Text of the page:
“What they do is they pollute the water, and when the water rises in Lake Okeechobee, the Army Corps discharges it because they don’t want to have flooding,” he said. “They discharge it into the Caloosahatchee and St. Lucie Rivers. Well, that ends up causing a lot of this toxic algae. What you need to do – we’re working on this reservoir south of the lake. You need to the water, clean it and send it south of the lake to the Everglades. That’s how naturally it’s supposed to go. You’re bit discharging the stuff into those estuaries. And you know, if you do that — that’s obviously better for the communities in Southwest Florida and the Treasure Coast. But it will help restore the Everglades. It will help restore water to Florida Bay as well.”

DeSantis touted efforts by the federal government but warned Putnam might oppose them if they conflict with the interests of “Big Sugar,” a term used to describe the powerful lobby in Florida that works to promote the interests of sugarcane growers.

“I think we’re moving in the direction with the reservoir,” he said. “We got the federal component in the WRDA [Water Resources Development Act] bill. That’s going to end up passing in WRDA. But if Adam Putnam is governor, what his tune is – is Big Sugar. If they tell him they don’t want him to do something, he’s not. I mean, he’s going to defend that. When you let one company just get everything they want, and then the rest of Florida just has to pick up the pieces, that’s not good policy.”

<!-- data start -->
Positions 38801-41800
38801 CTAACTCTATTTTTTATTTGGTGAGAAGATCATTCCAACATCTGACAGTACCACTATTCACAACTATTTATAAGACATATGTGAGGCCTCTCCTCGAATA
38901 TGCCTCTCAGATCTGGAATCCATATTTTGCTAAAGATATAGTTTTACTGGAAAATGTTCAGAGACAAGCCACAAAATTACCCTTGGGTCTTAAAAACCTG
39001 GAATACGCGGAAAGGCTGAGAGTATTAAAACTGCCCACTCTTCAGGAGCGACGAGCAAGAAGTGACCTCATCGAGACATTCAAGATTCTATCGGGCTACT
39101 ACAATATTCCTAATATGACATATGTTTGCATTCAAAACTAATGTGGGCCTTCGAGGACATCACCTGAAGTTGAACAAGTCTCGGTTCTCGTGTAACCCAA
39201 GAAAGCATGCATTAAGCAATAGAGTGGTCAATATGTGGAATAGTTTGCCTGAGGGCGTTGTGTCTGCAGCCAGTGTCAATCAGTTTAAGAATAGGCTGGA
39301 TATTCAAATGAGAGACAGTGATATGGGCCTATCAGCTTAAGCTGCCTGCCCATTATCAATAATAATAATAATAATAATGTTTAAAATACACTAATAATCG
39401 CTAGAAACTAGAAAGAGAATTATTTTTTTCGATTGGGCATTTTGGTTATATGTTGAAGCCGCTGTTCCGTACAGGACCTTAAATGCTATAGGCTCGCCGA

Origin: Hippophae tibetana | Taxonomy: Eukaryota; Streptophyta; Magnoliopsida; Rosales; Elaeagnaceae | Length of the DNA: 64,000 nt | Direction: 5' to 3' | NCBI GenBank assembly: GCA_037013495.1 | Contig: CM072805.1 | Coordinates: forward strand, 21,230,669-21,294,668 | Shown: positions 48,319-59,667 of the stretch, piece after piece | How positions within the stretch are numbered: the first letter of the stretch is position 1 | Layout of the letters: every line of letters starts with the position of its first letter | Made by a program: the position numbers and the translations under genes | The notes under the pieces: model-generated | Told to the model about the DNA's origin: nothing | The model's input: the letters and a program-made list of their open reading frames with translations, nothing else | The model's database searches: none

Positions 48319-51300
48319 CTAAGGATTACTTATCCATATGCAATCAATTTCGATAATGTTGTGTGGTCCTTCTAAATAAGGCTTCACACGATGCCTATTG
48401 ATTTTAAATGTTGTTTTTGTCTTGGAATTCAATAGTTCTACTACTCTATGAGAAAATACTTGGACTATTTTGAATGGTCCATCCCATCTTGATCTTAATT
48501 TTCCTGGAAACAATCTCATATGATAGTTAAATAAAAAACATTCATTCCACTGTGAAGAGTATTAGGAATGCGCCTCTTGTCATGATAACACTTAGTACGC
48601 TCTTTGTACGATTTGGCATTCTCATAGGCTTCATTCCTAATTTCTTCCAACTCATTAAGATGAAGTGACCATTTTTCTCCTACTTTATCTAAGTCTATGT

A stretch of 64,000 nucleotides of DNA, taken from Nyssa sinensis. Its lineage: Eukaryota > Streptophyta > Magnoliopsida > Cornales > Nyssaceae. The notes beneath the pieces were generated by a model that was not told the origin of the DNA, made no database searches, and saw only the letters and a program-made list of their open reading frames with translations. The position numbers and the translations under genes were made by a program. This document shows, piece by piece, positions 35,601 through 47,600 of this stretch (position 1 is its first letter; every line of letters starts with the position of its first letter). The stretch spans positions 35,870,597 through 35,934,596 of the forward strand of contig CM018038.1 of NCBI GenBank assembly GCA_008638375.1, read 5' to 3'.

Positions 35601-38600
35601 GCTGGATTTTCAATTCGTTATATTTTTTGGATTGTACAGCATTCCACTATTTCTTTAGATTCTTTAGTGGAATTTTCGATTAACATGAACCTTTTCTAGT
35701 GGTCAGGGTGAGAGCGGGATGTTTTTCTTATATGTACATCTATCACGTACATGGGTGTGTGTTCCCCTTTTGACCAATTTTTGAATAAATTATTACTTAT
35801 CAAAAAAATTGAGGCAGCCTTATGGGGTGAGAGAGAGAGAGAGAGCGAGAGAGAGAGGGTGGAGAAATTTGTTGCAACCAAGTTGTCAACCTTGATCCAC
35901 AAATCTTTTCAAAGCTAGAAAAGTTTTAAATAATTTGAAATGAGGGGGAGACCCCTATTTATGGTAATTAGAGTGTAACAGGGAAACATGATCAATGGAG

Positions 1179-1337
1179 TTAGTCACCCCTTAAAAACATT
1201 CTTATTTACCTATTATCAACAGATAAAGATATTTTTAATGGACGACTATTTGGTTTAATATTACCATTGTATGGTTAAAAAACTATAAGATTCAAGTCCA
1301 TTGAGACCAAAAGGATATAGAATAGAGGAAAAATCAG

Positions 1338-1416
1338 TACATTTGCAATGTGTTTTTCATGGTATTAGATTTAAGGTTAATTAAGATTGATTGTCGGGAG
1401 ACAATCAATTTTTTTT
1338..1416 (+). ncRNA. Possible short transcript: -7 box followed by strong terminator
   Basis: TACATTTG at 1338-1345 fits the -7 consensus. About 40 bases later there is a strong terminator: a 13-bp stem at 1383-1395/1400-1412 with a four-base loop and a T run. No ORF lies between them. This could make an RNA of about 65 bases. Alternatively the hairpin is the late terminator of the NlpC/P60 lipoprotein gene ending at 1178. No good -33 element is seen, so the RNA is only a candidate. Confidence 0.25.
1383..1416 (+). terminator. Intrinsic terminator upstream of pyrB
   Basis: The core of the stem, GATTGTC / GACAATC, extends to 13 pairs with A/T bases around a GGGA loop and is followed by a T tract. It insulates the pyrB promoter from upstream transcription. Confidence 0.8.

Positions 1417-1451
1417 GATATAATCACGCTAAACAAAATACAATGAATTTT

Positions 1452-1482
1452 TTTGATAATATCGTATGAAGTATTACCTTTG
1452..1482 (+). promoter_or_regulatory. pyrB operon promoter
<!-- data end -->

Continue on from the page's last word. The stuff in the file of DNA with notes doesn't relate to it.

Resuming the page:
Offshore Drilling: The third-rail of Florida politics

Another big hot-button issue for Floridians is whether or not to allow for offshore oil and gas exploration and drilling off of its 1,350 miles. Given the significant role tourism plays in the Sunshine State’s economy, most Floridians oppose offshore drilling in Florida.

Democrats have used the issue to attack Republicans, particularly given President Donald Trump’s willingness to ease restrictions put in place by his predecessor President Barack Obama.

DeSantis explained he is not a proponent of offshore drilling along Florida’s coastline because he believes it might affect the state’s economy.

“I’m with our governor,” DeSantis said. “We’re unique. Offshore drilling I don’t think is something we want to pursue. It would lead to more jobs in that specific sector. The problem is I think it would chill other investment in Florida because we’re such a coastal state that people would say, ‘I don’t want an oil spill.’ It may be very safe to do, but I just think psychologically it would end up hurting the economy.”

“If we were in a different state – in Texas or these other ones, it may be a different calculation,” he continued. “But, for us, we want to make sure that we’re keeping that stuff off our shores.”

Follow Jeff Poor on Twitter @jeff_poor